A Psychotherapist Visits Some Responses to the UK EU Referendum Result
It is early days yet, but in the brief time that has elapsed since the referendum decision for Britain to leave the EU, I have been struck by the intense emotional outpouring from many people about that decision.
Most of the emotion appears to have come from those who lost. There may be several reasons for that. Given the vitriol of the campaign, the winners may be striving to be magnanimous in silence, or they are just stunned at what has happened. If it is true that many of the winners were older, disaffected, and predominantly disadvantaged, their voices are perhaps disproportionately under-represented on TV and social media. Or perhaps it is just that the pain of loss is felt more deeply than the sweetness of joy.
As a jobbing psychotherapist I deal with the pain of loss on a daily basis and work with clients who are struggling to come to terms with the emotional tsunami that had hit them. Of course, there is no one template that fits all loss experiences, no neat stages that have to be followed, and certainly no quick fixes. However, there are common experiences that many people experience in their grief. And it is possible to see some of these grief experiences in the responses to Brexit by those who lost in the referendum.
Denial of the Reality of the Loss
When faced with a sudden, shocking loss, it is not uncommon for people to deny the reality of that loss. In the post-Brexit commentary we can see people resisting acceptance of a new reality. That denial can be most obviously seen in the calls to have a second referendum or to just set aside the results of the first. “We can’t have lost. If we fight hard enough we can bring the dead back to life.” There is a blindness to the absurd irony in wanting to use the supposed authority of new numbers to overturn the result of other numbers obtained in a free, democratic vote.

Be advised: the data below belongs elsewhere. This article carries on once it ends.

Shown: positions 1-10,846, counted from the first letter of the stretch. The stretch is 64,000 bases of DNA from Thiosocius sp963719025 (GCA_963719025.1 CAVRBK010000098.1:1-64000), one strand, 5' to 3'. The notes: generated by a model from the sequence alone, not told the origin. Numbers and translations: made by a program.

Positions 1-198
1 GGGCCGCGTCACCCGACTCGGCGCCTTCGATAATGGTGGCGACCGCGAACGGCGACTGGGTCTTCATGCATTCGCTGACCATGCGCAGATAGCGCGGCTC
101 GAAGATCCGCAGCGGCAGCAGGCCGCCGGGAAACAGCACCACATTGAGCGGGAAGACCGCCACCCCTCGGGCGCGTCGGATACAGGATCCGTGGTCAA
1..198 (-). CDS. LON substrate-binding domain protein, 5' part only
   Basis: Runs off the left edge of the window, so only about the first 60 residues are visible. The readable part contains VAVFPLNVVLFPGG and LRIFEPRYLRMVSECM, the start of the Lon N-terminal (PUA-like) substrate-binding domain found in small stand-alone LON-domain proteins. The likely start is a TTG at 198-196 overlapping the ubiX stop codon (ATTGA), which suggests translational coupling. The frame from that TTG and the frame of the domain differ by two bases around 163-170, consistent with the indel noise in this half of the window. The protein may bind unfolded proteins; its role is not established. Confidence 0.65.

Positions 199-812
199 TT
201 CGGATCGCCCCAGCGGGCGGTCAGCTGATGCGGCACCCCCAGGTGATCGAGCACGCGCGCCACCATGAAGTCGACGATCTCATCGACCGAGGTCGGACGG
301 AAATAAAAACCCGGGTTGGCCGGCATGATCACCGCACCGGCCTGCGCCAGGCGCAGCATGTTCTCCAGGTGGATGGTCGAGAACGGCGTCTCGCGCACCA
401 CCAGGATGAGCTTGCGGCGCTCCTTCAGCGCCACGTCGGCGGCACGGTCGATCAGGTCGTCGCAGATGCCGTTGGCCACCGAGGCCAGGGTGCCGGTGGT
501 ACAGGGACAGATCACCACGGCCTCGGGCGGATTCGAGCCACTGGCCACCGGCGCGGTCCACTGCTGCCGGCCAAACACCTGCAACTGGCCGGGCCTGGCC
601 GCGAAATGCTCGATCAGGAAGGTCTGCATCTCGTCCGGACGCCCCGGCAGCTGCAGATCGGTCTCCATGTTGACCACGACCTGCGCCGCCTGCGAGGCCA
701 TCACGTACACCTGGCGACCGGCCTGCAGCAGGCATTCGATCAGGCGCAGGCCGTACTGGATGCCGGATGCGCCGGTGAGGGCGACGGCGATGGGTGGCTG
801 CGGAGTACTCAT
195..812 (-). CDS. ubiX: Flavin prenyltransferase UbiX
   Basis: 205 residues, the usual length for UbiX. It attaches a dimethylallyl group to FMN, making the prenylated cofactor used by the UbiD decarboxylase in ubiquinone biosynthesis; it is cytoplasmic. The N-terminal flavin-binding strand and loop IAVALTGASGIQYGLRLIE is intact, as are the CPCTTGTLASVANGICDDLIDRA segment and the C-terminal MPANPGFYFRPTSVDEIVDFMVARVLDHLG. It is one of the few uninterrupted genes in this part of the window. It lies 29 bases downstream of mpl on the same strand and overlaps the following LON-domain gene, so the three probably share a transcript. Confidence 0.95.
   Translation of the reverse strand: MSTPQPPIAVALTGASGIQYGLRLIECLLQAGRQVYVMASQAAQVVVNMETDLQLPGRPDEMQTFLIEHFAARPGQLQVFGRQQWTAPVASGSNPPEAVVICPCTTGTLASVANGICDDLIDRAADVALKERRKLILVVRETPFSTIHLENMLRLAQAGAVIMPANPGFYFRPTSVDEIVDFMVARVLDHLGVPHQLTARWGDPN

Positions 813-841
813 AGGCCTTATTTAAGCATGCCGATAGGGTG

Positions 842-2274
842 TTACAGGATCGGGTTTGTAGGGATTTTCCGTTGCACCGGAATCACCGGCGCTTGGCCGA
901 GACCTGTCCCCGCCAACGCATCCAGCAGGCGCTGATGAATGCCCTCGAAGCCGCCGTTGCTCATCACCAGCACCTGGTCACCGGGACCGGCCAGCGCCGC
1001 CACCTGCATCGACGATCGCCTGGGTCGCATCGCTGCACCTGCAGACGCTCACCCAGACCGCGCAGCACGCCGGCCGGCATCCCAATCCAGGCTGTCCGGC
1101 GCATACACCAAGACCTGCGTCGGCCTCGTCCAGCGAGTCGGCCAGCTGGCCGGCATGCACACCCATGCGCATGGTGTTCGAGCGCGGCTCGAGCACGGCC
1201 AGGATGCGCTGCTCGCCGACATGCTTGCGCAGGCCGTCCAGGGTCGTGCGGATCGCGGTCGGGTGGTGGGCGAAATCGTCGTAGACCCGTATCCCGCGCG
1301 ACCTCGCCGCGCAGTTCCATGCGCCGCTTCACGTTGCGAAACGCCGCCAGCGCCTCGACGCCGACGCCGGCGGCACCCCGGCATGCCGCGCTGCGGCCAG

Denial of Truth
When faced with death, it is a brave person who is prepared to speak ill of the dead or even admit to themselves that the dead person had a few flaws. Remember the calls for Princess Diana to be made a saint?
Truth, it is often noted, is the first casualty of war. Of course, there has been considerable denial of truth on both sides. Over zealous campaigners know how to lie with statistics.
Two inevitable things have happened. First, predictions (however sincere, but merely predictions) have been argued to be certain fact. The losers seem to have lost sight of the true doubt behind their claims of Armageddon, and in refusing to hear any ill spoken of the dead (the Remain arguments), are clinging with a renewed zeal to an uncertain and/or warped reality. Although the Brexit camp can be rightly accused of a similar denial, they are not now largely the ones shouting with renewed fervour in the streets or in the media.